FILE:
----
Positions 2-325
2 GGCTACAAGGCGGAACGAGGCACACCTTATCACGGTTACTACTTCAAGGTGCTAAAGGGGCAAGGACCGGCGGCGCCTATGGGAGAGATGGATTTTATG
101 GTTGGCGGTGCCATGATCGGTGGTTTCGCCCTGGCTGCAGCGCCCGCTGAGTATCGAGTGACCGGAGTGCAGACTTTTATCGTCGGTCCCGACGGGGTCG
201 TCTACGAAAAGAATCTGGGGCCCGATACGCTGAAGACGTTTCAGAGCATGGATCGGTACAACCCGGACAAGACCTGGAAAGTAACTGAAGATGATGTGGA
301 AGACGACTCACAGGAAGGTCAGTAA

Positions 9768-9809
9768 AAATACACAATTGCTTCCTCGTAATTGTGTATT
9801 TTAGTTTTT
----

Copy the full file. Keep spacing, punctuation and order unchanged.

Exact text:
Positions 2-325
2 GGCTACAAGGCGGAACGAGGCACACCTTATCACGGTTACTACTTCAAGGTGCTAAAGGGGCAAGGACCGGCGGCGCCTATGGGAGAGATGGATTTTATG
101 GTTGGCGGTGCCATGATCGGTGGTTTCGCCCTGGCTGCAGCGCCCGCTGAGTATCGAGTGACCGGAGTGCAGACTTTTATCGTCGGTCCCGACGGGGTCG
201 TCTACGAAAAGAATCTGGGGCCCGATACGCTGAAGACGTTTCAGAGCATGGATCGGTACAACCCGGACAAGACCTGGAAAGTAACTGAAGATGATGTGGA
301 AGACGACTCACAGGAAGGTCAGTAA

Positions 9768-9809
9768 AAATACACAATTGCTTCCTCGTAATTGTGTATT
9801 TTAGTTTTT